One hot day follows another in this suddenly golden land, from which we sometimes see distant clouds but rain remains absent from the forecast.

The soil cracks, the streams shrink, the lawn-mowers are thankfully silent and at Pett Pools the receding water reveals a slim silver sliver of mud to which a meagre selection of passing waders is attracted: Avocet, Black-tailed Godwit, Common Sandpiper, Lapwing, Little Ringed Plover, Little Stint.

It wasn’t always like this. No, in recent years the level has held, the mud submerged and the waders went on their way. But from 1975 to 2000 the Pett Pools Project gave them cause to pause.

Every mid-July, a team of SOS volunteers operated a pump with which water from the “Roadside Pool” (which soon became the “Wader Pool”) was transferred to the pool behind – the “Back Pool”, to leave a broadening muddy margin upon which a variety and number of waders now inconceivable would feed. Hopes were pinned on the reassuring chug of the pump borne on the night wind but it was hired only for the initial draining, after which we were at the mercy of the elements. Hopes could be blasted by an early downpour while a prolonged dry spell, albeit mitigated by returning some water from the back pool, would reduce the feeding area to cracked mud, revived by no amount of subsequent rain.

Southern Water Authority staff electro-fished the shallows to rescue floundering Carp (the whole project had been inspired by such an initiative.

There followed a season of hypnotic hours bearing witness to the season’s turn, with waders tugged back & forth by the tide’s lunar drag while birdwatchers remained suspended between twin gravities of birding and domestic responsibility, like players on poker machines, waiting for that one last bit of luck…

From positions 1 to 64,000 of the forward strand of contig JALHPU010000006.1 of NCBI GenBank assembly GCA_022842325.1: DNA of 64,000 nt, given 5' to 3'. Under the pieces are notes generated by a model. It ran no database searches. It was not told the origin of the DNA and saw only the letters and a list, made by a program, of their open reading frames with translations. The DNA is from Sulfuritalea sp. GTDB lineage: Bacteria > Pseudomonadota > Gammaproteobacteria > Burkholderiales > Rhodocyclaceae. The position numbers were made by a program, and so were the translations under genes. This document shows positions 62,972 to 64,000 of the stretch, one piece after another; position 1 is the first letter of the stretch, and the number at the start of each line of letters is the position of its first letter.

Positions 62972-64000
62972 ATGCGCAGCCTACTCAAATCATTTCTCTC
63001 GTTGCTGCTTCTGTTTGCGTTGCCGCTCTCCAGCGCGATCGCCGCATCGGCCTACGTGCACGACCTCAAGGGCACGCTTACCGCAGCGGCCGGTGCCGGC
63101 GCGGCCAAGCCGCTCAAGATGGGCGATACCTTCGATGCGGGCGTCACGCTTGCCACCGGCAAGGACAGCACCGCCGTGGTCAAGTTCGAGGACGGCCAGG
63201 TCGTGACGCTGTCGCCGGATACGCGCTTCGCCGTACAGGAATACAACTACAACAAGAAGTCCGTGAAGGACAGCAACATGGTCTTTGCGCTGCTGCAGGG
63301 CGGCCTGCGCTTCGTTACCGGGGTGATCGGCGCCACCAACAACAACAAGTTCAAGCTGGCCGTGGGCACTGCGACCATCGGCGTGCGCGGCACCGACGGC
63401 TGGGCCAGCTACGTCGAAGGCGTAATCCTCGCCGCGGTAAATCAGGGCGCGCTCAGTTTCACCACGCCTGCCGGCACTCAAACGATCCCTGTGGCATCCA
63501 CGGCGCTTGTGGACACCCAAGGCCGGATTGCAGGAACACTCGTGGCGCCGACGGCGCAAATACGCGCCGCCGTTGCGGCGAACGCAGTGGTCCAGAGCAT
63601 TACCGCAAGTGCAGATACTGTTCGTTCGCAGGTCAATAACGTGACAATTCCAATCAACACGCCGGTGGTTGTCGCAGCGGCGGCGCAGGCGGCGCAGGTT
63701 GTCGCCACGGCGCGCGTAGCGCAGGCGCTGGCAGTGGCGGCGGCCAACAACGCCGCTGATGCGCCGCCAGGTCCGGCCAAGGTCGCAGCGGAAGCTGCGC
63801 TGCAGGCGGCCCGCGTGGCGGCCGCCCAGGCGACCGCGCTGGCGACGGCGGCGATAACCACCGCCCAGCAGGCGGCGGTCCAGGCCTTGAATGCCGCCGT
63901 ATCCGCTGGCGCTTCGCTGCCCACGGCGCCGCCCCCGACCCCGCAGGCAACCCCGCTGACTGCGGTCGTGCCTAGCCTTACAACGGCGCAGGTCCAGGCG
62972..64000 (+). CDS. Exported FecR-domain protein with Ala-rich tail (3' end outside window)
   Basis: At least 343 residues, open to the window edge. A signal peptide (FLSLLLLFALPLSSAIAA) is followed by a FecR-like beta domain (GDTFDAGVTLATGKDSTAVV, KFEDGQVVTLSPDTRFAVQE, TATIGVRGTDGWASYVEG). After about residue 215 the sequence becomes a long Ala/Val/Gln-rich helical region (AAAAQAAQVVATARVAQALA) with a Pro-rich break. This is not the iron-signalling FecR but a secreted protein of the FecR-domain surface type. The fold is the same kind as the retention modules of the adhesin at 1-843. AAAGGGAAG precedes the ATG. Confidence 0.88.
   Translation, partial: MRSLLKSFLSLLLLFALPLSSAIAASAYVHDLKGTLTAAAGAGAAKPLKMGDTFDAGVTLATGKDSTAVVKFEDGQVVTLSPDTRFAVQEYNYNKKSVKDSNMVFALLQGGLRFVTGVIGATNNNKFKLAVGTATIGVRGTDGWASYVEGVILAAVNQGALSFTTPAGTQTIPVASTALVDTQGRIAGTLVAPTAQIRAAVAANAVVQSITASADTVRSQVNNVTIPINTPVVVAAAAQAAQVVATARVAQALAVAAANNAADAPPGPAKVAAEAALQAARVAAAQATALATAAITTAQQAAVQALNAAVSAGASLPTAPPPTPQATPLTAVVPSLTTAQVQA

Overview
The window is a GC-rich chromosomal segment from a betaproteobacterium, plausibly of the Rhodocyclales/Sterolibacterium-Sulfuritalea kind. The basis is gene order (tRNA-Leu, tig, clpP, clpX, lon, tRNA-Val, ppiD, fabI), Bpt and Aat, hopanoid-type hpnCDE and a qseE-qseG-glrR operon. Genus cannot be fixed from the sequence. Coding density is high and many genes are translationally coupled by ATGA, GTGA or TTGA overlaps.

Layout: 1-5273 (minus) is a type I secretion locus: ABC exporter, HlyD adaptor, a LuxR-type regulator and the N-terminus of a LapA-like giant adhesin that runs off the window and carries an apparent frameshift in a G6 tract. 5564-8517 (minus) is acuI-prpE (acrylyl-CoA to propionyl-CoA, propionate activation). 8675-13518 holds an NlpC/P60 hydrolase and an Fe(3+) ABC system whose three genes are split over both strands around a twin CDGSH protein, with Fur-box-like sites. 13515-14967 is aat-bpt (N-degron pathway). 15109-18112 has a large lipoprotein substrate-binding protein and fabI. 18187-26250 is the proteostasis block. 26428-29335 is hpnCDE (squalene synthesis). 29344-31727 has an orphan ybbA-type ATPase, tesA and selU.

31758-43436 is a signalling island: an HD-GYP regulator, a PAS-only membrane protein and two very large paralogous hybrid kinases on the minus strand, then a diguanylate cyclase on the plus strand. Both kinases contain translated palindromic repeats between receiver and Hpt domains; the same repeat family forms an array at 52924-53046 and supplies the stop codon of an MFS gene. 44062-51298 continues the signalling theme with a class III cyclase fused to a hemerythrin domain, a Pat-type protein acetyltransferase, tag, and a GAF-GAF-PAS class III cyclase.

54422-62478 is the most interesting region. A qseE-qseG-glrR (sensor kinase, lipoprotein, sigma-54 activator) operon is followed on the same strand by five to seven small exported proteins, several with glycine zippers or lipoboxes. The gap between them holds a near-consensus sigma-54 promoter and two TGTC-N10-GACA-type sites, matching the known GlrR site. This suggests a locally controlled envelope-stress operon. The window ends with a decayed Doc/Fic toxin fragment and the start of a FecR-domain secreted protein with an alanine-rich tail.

Apart from flocks of commoner (but not that common) birds, some rarities were WW Tern, Sandpipers: Pectoral (where, + Temminck’s Stint in 1995, that Joan Medlock told me of the availability of the house where we have lived ever since), Baird’s (where, in 1989, Bob G told me of Kitty French’s suicide), White-rumped, Least (we were in Australia for that one and only heard about it later by letter (no email then)).

Was the early morning better because of lack of disturbance – maybe something that had flown in overnight? Or was high tide the deciding factor, whatever the time of day? Or evening, when birds flew in to roost and the still air echoed to the piping of…well, sandpipers…..

If daylight allowed on return from summer holidays in foreign parts – Pett Pools was the first stop, for birds, for bird news (no mobiles then, no internet).

By October, summer showers and equinoctial storms had refilled the pool, leaving huddled Dunlin hopping between last marginal lumps of rain-wet mud, a huddled tern perched on the depth indicator, a late warbler working its way through the wind-tossed reed.

A report was produced each year.

All this was years ago before Canada Geese, before Ruddy Ducks, before Birdline, when the Pannel Valley was still growing potatoes and there were jetskis on Castle Water. When you saw WW Terns once a year and Sparrowhawks twice. There were Tree Sparrows then but Little Egrets had not yet been invented.

It was Before Barry Yates and the first year was Before Cliff Dean.

Every year, we saw so many wader species, in such a variety of plumages, at such close range, that we were all experts, more or less. Yet when a Stint turned up this week, we really had to think and discuss which it was because we’re now out of practice.

Here’s a roll-call of people from that era. Some are still with us, others not, and I’m sure I’ve missed some: John Ashbee, Cliff Barwood, Kevin Blackman, Pat & Mary Bonham, Trevor Buttle, Alf Davies, Mick Erends, Bernard & Diana Flack, John Gale, John Goodman, Andrew Grace, Stan Grant, Bob Greenhalf, Ralph Harbord, Robin Harris, Geoffrey Harrison, Ted Kennard, Phil Luffingham, Dave Pankhurst, Pete Rouse, Steve Rumsey, Alf & Iris Simpson, Tim Thomas, John Trowell, John Willsher, Malcolm Wilmshurst. On the marsh and beach: Laurie Cooke, William Dunlop, Babbo Osborne.